May 14, 2020

First, and most importantly, to the front-line and essential workers who have gone above and beyond around the clock to keep Canadians safe – a simple thank you is not nearly enough for what you have done over the last three months.

Second, to our Members, partners, local hockey associations, volunteers and fans across Canada, thank you for keeping the spirit of hockey alive. Unprecedented times have called for unprecedented efforts at every level of the game.

As provinces and territories phase in a plan to reopen in the face of the COVID-19 pandemic, there are questions about when hockey will return, and how it will look when it does.

Hockey Canada and its Members are diligently working on a multifaceted return-to-hockey plan that will happen when, and only when, provincial and territorial governments and health authorities deem it safe to do so.

This plan includes everything from health and safety regulations to communications, seasonal structure, customer engagement and national teams.

As the return-to-hockey plan progresses, it will do so at different speeds, and at different times, across the country, based on direction from health authorities. And the game will look different, that much we do know. We ask for patience as we continue to work towards ensuring hockey plays its role in bringing the sports community back.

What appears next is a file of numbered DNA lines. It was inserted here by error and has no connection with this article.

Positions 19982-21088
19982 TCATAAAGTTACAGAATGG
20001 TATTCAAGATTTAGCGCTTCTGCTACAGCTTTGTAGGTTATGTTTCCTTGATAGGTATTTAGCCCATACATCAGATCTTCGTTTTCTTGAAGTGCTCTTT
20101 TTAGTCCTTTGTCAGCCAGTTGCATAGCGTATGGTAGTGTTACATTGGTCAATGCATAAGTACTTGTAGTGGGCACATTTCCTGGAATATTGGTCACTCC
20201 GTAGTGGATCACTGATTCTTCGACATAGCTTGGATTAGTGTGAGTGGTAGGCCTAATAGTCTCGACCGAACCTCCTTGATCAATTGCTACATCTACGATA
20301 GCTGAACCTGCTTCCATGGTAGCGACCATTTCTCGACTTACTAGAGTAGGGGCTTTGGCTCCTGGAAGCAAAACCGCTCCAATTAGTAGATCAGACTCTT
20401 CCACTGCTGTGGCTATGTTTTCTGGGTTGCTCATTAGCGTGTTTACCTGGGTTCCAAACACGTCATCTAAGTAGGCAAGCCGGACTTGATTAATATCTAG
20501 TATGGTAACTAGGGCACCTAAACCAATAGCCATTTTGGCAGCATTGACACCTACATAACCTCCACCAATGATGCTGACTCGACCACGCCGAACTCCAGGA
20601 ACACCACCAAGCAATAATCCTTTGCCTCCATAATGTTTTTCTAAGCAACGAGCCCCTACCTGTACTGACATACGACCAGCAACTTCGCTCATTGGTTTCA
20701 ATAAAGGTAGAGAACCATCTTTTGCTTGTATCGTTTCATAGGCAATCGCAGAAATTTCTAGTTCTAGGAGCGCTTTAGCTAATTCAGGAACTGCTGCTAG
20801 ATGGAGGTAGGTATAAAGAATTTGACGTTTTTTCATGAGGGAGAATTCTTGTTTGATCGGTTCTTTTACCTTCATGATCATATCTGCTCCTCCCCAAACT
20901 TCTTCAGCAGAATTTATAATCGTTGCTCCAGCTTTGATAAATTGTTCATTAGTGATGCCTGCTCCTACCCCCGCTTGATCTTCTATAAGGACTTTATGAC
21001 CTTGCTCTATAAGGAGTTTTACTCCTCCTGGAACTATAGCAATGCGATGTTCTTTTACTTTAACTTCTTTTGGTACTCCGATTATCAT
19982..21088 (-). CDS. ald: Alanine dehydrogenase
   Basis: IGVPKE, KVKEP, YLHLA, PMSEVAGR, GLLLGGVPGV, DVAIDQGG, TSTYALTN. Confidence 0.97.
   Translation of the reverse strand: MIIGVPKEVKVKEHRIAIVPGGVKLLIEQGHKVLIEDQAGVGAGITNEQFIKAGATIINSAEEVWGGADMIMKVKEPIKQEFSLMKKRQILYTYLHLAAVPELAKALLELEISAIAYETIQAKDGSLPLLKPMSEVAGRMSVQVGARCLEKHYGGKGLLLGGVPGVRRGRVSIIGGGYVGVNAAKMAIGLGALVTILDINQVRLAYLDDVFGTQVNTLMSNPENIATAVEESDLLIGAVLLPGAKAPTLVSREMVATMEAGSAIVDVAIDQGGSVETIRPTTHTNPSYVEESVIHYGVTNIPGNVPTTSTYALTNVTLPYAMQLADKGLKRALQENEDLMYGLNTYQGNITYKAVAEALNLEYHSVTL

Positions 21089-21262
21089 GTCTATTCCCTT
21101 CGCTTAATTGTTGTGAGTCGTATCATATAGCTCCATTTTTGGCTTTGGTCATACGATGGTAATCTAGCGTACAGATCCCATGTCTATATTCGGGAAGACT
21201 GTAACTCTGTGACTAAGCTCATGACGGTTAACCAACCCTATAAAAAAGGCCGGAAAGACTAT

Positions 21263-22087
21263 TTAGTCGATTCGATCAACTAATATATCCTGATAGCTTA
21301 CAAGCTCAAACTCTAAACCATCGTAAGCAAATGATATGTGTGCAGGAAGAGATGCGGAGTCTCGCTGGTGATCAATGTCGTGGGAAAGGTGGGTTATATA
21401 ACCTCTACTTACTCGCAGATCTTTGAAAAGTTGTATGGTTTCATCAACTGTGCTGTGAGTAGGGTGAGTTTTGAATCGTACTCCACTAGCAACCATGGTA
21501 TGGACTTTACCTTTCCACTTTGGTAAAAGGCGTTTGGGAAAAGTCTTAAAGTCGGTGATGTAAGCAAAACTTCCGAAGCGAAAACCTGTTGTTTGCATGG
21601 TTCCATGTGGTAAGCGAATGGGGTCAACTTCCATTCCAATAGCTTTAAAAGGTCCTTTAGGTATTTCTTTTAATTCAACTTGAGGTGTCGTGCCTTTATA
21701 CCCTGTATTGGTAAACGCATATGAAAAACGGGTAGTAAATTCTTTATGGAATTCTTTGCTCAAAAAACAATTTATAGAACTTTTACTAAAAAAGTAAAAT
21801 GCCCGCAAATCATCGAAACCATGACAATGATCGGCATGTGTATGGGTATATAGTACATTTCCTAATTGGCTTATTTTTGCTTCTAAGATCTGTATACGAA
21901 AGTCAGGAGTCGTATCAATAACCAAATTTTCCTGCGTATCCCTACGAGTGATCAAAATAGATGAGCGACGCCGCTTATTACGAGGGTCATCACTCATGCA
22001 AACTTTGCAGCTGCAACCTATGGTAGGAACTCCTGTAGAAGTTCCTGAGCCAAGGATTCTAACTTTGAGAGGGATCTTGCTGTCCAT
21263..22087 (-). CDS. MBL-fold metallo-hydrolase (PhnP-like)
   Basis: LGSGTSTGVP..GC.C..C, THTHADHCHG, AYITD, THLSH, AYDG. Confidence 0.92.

The health and safety of everyone involved in the game will determine when we return, not our desire to get back on the ice. When our country is ready, Hockey Canada will be ready. Until then, continue to follow the guidelines set by your provincial and territorial government to help limit the spread of COVID-19. Only by working together will we be able to make a difference and safely return.

For more information and regular updates, please visit

Thank you for your passion and dedication to our game, and we hope to see you around the rink as soon as possible.

Michael Brind’Amour           Tom Renney                          Scott Smith                

Chair, Board of Directors      Chief Executive Officer         President & COO

2020 Atlantic Challenge Cup

Here is an update from the 4 Atlantic Branches on the Atlantic Challenge Cup

March Coach of the Month

Trevor Nagle (South East Female Hockey Association) chosen as Hockey New Brunswick Coach of the Month for March

Hockey New Brunswick is happy to announce that Trevor Nagle of the South East Female Hockey Association’s Atom Shooting Stars has been selected as the Hockey New Brunswick Coach of the Month.

“I would like to nominate my Goaltending Coach Trevor for the Hockey New Brunswick Coach of the Month. I want him to know how much I appreciate him and how he is making a difference in my life” said one of his Goalies. “He wants us to get better and says that it takes lots of hard work. He likes to laugh and joke around and that makes learning fun. He has taught me that I can get a lot out of hockey if I am willing to put in the work and listen to the coaches when they are teaching. Trevor is the best coach and goalie coach that I have ever had. Please pick Trevor for the HNB Coach of the Month so he knows what a difference he has made in his players lives, especially mine” said the same Goalie from the Atom Shooting Stars.

“Trevor cares about how his players are doing and creates a positive learning environment for them as well. He coaches, but also teaches the players to be respectful both on and off the ice. Trevor pays attention to detail and knows that repetition of drills will lead to consistency on the ice” said a parent from the Shooting Stars.

National Volunteer Week: Tanya Noble